Posted on August 31, 2017
In Kingsmen: The Secret Service, our hero gets a bulletproof umbrella. In John Wick 2, he gets a bulletproof lining for his tailored suit. These are patently ridiculous ideas that should appear preposterous even to someone with a complete lack of scientific or engineering understanding. And yet those moments bring only delighted smiles when they occur in these excellent films.
Scott Pilgrim vs. The World is one gigantic implausibility that cleanly divides the audience into those who despise it, those who don’t get it, and those (like me) who love it so much they have to re-watch it every six months or they start to get the jitters.
Armageddon, on the other hand, is one long, dull laundry list of logical gaffs scored by the boos, groans and guffaws from the theater. The showing I attended had people walking out shaking their heads. It’s an accomplishment to get someone who has just paid $10 for a ticket and $20 on food to abandon that money for a quick escape.
What’s the difference between these movies? Why can some get away with playing Three Card Monte with physics and some fall on their own sword?
The answer: You have to earn your cheats. You have to tell an engrossing story populated with characters the audience cares about. If you do that, they will let you slide on some movie physics. If you’re good enough at story telling, they won’t notice that Indiana Jones had zero effect in the Lost Ark.
They aren’t there for a physics lesson. They’re there to be entertained.
One of the best movies to use as an example of this is Independence Day. When I think back on all the manipulative crap they pulled in that movie and all the stuff they straight stole from other movies, I remember ID4 as being terrible.
Then I come across it on cable and I’m immediately engrossed. All that dumb stuff about uploading viruses to alien computers and fighter jets being able to keep up with gravity drive ships just settles into a heap in the back of my mind, forgotten and forlorn until I’m free of the narrative’s grasp.
The problem with sloppy filmmakers like Michael Bay and Roland Emmerich (his later films didn’t fare nearly as well as ID4), is that they think in set pieces. They will tell you that to be a good director you have to “think in a visual language.” Whatever that means, it’s wrong. You have to tell a story. You can’t count on the audience to be wowed into submission by your special effects if those effects are happening in a story they don’t care about to people they don’t care about.
I stopped going to the Avengers movies not because of the ridiculous movie physics in their fight scenes (though they are egregious) but because I stopped caring about the characters. I was (wrongly, it turned out) worried about John Wick 2 because I was afraid there was nothing left to say about him. And I was rightly worried about Kick Ass 2 because Matthew Vaughn, a great story teller, had no part of it.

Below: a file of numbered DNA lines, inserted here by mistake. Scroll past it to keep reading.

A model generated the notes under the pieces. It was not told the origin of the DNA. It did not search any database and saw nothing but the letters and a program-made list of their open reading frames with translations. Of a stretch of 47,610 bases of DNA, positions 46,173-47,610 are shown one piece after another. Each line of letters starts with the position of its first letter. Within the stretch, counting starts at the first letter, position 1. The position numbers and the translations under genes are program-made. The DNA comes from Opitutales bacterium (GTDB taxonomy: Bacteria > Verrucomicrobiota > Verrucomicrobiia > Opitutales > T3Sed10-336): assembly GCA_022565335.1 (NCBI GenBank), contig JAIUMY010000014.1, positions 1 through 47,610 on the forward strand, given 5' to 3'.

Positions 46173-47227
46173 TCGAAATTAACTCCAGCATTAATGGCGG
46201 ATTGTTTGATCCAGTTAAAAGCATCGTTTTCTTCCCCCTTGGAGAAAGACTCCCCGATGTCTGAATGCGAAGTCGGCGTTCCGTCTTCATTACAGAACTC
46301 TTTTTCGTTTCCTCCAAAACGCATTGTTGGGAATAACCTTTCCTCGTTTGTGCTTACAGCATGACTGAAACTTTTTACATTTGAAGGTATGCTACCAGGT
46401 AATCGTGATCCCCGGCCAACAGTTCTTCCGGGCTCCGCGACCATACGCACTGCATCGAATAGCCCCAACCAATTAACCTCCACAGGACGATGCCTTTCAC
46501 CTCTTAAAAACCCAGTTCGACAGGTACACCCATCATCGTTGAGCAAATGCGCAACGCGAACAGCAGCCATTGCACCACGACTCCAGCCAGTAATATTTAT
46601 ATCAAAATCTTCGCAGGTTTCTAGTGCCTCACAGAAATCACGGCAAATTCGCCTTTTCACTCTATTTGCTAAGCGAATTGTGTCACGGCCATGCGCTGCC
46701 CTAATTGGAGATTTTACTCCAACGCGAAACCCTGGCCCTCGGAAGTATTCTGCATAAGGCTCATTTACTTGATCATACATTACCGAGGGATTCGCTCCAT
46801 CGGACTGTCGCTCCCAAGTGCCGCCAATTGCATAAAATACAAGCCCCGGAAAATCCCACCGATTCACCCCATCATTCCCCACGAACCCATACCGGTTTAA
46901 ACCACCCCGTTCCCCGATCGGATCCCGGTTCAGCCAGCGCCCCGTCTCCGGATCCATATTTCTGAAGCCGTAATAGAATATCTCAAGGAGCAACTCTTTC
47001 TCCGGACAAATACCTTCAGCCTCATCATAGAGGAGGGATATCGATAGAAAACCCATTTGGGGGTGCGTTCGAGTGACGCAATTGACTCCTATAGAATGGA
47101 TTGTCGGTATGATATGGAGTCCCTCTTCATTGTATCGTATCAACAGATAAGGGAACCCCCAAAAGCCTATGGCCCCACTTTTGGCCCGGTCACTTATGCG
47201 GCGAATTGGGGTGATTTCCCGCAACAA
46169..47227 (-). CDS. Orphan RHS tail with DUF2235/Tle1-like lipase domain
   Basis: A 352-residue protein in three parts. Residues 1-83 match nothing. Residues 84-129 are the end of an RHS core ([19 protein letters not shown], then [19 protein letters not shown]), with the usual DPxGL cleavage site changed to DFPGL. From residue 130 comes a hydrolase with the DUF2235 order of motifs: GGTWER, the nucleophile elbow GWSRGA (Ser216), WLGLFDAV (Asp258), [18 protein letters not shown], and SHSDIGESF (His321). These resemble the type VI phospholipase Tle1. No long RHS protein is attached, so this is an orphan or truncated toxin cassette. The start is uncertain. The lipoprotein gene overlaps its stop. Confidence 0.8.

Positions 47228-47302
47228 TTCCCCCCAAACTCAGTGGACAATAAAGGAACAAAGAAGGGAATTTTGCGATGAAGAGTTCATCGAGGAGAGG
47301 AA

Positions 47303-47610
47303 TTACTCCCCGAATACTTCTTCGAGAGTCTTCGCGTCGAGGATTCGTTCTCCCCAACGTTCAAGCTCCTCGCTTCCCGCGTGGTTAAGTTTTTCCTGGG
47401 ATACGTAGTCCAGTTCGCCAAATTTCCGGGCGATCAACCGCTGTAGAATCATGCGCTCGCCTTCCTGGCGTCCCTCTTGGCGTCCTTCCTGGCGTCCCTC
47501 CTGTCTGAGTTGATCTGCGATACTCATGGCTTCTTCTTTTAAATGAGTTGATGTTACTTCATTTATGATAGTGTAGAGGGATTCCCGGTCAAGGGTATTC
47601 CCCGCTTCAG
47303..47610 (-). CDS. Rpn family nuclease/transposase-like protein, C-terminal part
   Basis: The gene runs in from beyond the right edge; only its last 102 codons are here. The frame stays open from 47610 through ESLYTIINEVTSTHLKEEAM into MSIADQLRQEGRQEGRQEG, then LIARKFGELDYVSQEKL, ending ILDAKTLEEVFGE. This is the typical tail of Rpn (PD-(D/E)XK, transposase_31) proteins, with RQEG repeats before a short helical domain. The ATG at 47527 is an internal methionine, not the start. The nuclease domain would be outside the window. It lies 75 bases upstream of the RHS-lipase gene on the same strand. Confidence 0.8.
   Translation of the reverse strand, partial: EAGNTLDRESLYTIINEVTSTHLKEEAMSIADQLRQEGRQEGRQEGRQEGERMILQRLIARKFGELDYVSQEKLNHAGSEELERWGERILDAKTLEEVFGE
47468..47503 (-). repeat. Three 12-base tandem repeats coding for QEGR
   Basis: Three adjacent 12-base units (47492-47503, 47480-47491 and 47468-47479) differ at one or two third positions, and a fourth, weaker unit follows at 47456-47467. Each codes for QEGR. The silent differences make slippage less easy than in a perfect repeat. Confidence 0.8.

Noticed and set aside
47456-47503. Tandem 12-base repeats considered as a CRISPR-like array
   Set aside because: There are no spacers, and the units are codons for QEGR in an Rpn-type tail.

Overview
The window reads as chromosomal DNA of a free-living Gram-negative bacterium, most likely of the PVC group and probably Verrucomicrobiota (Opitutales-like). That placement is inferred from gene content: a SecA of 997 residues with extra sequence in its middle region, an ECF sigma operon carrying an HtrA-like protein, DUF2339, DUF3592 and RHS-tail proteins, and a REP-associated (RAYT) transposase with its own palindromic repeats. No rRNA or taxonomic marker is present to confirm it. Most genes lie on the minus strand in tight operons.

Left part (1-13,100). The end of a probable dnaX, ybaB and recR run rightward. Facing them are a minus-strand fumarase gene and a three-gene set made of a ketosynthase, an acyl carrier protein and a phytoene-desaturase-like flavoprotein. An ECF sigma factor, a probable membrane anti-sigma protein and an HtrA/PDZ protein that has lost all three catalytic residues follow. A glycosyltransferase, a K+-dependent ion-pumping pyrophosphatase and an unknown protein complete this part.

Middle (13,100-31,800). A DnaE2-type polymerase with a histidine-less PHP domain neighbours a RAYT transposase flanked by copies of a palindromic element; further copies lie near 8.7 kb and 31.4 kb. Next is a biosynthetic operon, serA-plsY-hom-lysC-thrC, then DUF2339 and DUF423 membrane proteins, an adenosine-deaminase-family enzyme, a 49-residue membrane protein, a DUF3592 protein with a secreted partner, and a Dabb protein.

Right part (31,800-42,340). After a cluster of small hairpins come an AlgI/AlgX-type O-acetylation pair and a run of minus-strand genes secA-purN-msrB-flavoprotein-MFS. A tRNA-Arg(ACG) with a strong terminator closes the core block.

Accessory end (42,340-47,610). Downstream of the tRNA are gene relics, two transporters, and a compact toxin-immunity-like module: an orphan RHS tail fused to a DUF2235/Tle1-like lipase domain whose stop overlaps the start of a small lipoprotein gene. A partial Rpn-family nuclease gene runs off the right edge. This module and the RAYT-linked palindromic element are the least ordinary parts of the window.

Jeff Wadlow, the director of Kick-Ass 2, was only interested in giving us violence acted out by people in funny outfits. He had no feeling for the characters we had become so enamored of in the first film. His first act was to destroy the main romantic relationship the first movie worked so hard to create. It was a disaster perpetrated by someone who just didn’t get the material.
To paraphrase Bill Clinton: It’s the story, stupid.
I, like most people, rely on fallback fantasies to be able to sleep at night. If I lost my house, for instance, I could just fall back to apartment life. If I lost my car, I could just fall back to public transport. And if I lost the internet, I would just fall back to television, snail mail, and face to face conversations.
That is such bullshit. I haven’t shared a wall with a stranger in forty years. I nearly killed a man over a barking dog once. I can’t stand the fifteen minutes it takes me to drive to the office. The bus takes over an hour to cover the same ground. Without the internet, life itself would cease to have meaning.
The reason we believe this stuff in spite of it being obviously ludicrous is because we have to. Otherwise, we would live in constant terror of having our cushy existence upended. It’s especially easy to believe the fallback theory when it comes to the internet because the fucking thing has only been around in its current form for fifteen years. How far could we have possibly gone down a road in just fifteen years that there’s no turning back?
If you want to get a feeling for how intrinsic internet connectivity has become to modern society over that short period of time, give Wayne Gladstone’s Notes From The Internet Apocalypse a read.
The conceit of the story is that the internet just up and disappears one day. No one knows where it went or who has it. They just know that they somehow have to adapt to life without it until it is returned to them.
We follow the oddly named protagonist, Gladstone, through a New York City brought low by the loss of omnipresent connectivity on his search for and attempt to bring back the internet.
I’m not going to spoil the many ways he illustrates the rough landing people make when the object of their addiction is suddenly withdrawn from them, that would rob you of too many belly laughs and smirking nods of the head which are the real pleasure in reading this book, even though I am tempted to.